Fair Or Unfair? You Decide


Alan Resnick

Wrong or Fair? You Decide

Twenty year old Steven Sverchek changed out of his dress pants and shirt and slipped into something a little more comfortable after a long day of driving and court. Yes court: the kind you attend if you’ve done something wrong, or been accused of something wrong.

About three months ago Steven’s fraternity house, Delta Pi, was busted by the cops and he was accused of furnishing minors with alcohol and being underage and drinking. The whole fraternity was in trouble in an effort by the cops and school officials to start cracking down on parties and illegal activities at Bloomsburg University. Steven, along with three of his fraternity brothers, was kicked out of school after months of hearings and pleas. The rest of the members of the frat got community service and fines.

Now it seems like the lives of four students are ruined. Yes it is illegal to be drinking under the age of 21. Yes it is illegal to supply minors with alcohol. Yes Bloomsburg has been around for over 100 years and students have been partying and hosting gatherings for most of those years. These comments being said, shouldn’t there be a set way to punish kids at Bloomsburg? Making an example of Delta Pi seems to indicate that the school might be changing. Now changing for the better or worse is a matter of opinion, but it begs the question: Is what happened to Steven Sverchek fair or wrong?

As Steven put it, after coming up three months after the incident for a trial in which he was told to come back because they still didn’t have all the details to his punishment, “This whole thing has put a black mark on my life. My record, life and morale are permanently shot and I hope and will try to bounce back from this every day.”

Steven’s account of the nights events in which he was arrested include police force where it was very unnecessary, no reading of the common rights that everyone is read during an arrest, and just the feeling of being scum by the police when all the Delta Pi brothers were cooperating and doing what the police asked.

As Steven recalls, “They wouldn’t even let us use the bathroom. We were all cooperating and it just seemed very one sided. I came home from the library and next thing I know undercover cops roll into our house and just start clearing the house out. No one had any idea what went on.”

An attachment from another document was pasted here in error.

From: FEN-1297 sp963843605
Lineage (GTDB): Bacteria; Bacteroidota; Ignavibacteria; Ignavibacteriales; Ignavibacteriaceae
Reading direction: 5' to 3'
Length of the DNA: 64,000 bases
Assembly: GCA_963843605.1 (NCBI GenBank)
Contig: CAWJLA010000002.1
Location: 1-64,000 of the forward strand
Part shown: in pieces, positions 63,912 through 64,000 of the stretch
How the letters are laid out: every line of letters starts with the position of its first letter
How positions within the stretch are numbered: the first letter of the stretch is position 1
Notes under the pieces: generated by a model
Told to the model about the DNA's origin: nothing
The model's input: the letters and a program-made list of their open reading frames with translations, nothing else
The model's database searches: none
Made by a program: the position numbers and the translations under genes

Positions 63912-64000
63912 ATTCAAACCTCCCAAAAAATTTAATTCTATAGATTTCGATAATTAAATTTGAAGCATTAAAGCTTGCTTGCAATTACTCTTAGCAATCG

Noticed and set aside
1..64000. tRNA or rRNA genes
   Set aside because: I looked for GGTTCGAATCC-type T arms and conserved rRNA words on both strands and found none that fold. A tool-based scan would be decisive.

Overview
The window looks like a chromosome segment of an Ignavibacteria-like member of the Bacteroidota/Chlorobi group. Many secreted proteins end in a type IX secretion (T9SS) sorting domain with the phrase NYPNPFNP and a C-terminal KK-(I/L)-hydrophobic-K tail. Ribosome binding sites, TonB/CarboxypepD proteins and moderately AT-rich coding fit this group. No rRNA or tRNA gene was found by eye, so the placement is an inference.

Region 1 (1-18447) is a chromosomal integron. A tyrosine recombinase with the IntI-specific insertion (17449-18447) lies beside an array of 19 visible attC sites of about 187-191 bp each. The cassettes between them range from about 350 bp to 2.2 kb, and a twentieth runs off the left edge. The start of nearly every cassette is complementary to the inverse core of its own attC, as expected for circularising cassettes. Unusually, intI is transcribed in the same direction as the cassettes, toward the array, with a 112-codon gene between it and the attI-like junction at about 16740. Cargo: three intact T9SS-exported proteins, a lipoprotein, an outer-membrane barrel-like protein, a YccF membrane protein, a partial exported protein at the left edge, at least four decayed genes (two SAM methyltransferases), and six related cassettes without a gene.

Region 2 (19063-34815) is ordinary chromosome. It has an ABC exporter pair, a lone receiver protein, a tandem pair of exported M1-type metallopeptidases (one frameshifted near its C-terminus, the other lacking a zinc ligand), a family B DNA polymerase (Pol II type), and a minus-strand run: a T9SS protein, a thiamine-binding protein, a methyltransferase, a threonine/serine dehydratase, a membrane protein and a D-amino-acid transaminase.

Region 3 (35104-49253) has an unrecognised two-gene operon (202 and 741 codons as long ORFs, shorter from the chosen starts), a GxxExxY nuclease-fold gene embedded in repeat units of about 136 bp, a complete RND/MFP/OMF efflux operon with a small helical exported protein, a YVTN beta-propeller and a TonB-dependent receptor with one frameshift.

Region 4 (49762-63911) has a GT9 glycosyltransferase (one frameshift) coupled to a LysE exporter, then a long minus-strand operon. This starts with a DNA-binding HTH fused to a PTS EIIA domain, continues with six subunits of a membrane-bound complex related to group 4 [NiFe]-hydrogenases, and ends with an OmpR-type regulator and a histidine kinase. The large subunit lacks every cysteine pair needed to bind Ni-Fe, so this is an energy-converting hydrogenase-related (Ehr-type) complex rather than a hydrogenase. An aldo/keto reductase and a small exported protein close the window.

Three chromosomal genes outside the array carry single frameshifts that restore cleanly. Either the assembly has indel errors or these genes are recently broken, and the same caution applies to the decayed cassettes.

So underage’s were given out, items confiscated for no reason and people left in turmoil and surprise. Some might say protocol was followed by the law enforcement. Some might say that the police needed to let the brothers see the warrant. When it comes down to it, Steven couldn’t believe this is the same school he’s been going to and getting good grades at for two years already.

“I’m shocked at how this was handled. My dad is shocked at how this was handled. He is an alumnus of Bloomsburg and still donates and gives money back to the school. Since this has happened and he’s seen all the trials and hearings and how they have been so one sided, he has contemplated never helping this school out again.”

After the initial busting of the party fines, classes, community service and hearings all followed. All of which Steven complied with, telling his story and account of the night to all that asked.

Steven looks down at the floor now. Anyone could tell that he was getting sad and frustrated, saying “I know it was wrong to do, but this was a poor way to carry out an example. This ruined my life. I never got a parking ticket, a fine or even a bad grade in my life. I truly am upset at how harsh of a punishment Bloomsburg gave me.”

Fellow brother in Delta Pi and best friend Marc Gradwohl couldn’t believe it as well. “I truly am upset. The way the cops handled this was not like anything I’ve ever seen. My major issue is that a lot worse behaving kids go to this school and should be kicked out for some of what they do than Steve who hasn’t hurt a fly in his life, hasn’t been even close to being in trouble at this school.”

Marc brings up a good point: was this punishment to severe? Some might think so, others might not. The times are certainly changing at Bloomsburg, but for better or worse? We as a student body don’t want to always be scared of cops and getting in trouble. Every college across America has some kids that dabble in alcohol or drugs. Does that make it right? The answer is no, but does it make it right for a university to expel kids trying to get an education and give money to their school to go here over the type of party that happens every weekend at universities across the country? All these questions are always a constant debate, however for this particular incident, it seems to me there was no debate, no other side, no explanations heard, just one-sided clear cut punishments.